Today, we’re excited to announce our investment in Cube, a fast-growing open source company that makes it easy for developers to build interactive data applications on any cloud data warehouse. Over the past twenty years, data analytics has moved from a back office tool to a competitive weapon when placed in the hands of customers and employees. With over 200,000 downloads and a rapidly growing open source community, Cube’s mission is to democratize access to “Big Data” for all developers, making it possible for software teams to unlock the power of cloud data warehouses such as Google BigQuery or Snowflake for all app developers without requiring data science or analytics expertise.
We asked the founders, Artyom Keydunov and Pavel Tiunov, to share their vision for cloud data applications in our founder Q&A:
Artyom: I grew up in Southern Russia and discovered computers at age 10. Back then we all liked to play text-based multi-user dungeon (MUD) games—think World of Warcraft, but without any of the visuals. These games were built on open source software and were hosted on people’s desktops back in 2005, all connected by Telnet. I taught myself C++ to keep up with my friends who liked to modify the games to keep them interesting. I lived alone with my mom and initially we couldn’t afford a computer—but when my Aunt heard I liked games she sent me a gift card for my birthday that was enough to buy a used Pentium 2 that I found at a local Christian church for less than $200. From that moment on I was always looking for work where I could use programming skills. You could say open source development was my side hustle in school.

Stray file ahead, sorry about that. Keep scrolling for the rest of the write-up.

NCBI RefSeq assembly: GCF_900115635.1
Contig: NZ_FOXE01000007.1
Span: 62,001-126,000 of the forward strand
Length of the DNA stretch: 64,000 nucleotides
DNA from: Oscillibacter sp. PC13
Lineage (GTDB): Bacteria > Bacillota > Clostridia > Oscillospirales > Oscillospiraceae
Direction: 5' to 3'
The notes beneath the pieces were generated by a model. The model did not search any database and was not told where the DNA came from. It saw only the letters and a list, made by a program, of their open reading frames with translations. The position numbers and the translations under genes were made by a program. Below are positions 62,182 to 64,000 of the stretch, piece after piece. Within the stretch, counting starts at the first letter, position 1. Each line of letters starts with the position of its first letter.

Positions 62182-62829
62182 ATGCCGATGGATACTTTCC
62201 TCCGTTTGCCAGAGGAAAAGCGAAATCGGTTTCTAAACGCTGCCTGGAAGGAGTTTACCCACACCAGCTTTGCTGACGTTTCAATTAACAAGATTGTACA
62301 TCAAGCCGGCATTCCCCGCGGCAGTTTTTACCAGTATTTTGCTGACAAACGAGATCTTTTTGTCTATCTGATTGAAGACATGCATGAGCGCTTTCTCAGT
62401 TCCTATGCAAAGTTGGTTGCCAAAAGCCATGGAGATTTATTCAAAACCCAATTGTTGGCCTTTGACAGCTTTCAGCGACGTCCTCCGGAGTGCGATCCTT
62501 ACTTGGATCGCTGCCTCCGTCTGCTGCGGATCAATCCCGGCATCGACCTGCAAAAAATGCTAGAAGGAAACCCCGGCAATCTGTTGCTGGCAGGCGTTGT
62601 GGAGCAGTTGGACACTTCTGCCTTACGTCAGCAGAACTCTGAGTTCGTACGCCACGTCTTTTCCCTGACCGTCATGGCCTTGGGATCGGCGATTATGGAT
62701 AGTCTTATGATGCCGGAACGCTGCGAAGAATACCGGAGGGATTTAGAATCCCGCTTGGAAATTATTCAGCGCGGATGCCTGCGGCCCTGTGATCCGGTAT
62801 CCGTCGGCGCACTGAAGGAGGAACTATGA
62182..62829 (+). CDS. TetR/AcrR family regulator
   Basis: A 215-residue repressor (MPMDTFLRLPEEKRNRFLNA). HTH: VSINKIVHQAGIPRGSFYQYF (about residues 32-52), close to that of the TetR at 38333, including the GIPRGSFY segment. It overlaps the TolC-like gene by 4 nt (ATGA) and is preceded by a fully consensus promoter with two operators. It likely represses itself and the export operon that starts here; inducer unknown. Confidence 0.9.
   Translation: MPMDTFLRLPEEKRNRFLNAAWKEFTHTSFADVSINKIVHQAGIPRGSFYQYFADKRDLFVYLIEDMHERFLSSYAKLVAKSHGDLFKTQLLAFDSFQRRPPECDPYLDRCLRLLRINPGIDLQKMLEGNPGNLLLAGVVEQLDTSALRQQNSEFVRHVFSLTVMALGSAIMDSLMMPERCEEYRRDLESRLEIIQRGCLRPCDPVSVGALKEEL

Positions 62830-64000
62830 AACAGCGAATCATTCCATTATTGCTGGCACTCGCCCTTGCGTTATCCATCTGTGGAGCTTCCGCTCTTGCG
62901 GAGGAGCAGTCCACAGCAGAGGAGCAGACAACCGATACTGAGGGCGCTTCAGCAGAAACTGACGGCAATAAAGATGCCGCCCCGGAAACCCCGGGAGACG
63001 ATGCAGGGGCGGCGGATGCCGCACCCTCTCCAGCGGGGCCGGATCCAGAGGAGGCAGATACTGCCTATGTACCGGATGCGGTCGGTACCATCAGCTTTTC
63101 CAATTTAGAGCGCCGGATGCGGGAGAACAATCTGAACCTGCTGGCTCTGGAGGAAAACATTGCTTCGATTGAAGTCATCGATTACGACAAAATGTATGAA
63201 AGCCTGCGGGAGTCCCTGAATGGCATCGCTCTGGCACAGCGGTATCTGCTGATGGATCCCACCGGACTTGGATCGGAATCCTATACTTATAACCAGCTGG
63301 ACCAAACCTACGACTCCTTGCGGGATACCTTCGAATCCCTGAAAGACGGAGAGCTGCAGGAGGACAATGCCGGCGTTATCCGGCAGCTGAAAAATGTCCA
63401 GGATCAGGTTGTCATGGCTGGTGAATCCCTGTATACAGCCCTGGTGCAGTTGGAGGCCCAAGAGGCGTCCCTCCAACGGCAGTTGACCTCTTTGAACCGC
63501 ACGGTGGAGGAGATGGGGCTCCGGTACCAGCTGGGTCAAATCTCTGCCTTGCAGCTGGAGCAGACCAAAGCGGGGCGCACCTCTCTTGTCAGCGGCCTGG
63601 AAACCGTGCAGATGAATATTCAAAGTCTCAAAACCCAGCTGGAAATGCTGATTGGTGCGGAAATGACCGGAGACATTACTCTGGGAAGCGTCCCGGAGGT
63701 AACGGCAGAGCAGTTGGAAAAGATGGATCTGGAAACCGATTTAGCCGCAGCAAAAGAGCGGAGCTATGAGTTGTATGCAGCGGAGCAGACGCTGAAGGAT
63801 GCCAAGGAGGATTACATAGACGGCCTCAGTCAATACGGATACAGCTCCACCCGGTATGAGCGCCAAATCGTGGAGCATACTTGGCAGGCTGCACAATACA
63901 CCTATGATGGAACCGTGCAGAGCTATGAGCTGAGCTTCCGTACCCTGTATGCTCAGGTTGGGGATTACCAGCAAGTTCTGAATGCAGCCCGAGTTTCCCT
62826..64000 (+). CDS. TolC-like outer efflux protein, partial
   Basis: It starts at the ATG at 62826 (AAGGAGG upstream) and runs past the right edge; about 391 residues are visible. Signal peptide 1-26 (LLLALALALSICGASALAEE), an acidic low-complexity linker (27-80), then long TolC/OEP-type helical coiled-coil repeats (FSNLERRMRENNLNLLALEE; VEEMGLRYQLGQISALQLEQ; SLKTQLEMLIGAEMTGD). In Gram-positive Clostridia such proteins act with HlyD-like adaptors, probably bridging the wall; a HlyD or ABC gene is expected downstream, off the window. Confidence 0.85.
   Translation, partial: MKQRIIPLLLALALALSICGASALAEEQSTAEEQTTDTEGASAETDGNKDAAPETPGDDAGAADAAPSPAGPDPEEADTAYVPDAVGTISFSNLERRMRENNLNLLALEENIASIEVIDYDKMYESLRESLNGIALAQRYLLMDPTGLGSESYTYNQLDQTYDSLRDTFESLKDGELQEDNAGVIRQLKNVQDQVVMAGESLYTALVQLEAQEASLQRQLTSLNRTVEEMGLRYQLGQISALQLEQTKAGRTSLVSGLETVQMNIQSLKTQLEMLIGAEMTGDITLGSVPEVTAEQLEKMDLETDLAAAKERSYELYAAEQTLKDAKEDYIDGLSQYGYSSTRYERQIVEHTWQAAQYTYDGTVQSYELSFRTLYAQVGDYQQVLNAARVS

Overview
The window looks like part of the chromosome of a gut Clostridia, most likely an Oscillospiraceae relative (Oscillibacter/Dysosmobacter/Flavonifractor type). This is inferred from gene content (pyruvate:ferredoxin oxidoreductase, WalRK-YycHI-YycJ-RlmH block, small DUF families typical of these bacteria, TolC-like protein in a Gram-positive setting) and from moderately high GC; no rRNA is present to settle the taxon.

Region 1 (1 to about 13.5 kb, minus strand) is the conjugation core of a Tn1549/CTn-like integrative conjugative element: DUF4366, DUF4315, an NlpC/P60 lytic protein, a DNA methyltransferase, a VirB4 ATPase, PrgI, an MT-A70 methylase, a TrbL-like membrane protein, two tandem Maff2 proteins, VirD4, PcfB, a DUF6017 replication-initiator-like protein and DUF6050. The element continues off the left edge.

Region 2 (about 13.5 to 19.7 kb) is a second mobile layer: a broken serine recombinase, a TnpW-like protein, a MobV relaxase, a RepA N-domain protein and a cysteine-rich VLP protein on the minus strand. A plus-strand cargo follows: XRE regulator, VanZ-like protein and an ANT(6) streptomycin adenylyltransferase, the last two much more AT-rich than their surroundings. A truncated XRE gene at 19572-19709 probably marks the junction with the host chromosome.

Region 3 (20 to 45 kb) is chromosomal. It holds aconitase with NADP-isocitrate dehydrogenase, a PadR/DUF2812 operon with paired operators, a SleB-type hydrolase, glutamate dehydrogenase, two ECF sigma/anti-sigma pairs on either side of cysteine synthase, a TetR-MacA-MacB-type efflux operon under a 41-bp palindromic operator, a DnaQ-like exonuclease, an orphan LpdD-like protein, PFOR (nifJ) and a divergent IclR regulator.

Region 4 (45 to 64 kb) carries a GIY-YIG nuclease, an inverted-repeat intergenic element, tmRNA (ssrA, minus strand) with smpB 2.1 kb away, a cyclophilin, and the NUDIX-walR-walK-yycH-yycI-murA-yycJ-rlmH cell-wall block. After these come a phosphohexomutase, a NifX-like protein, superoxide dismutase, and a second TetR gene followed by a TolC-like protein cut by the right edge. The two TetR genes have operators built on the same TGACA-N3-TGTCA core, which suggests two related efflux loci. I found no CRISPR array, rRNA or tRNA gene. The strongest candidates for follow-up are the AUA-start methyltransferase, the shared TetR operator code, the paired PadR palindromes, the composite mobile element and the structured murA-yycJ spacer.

Pavel: I was born and raised in a small city in Russia called Stravopol—it was a relatively remote area and there were no tech jobs. Like Artyom, I taught myself to code at a young age, liked to play remote games, and became an early contributor to open source software. I must have had a knack for writing good code and was approached by a US company who had seen my work and wanted me to do some programming for them. I was only 16 years old! I remember my parents were shocked when I got to ride my bike into town to pick up a Western Union money transfer as payment for my first project. I guess you could say this was my first “job” in software.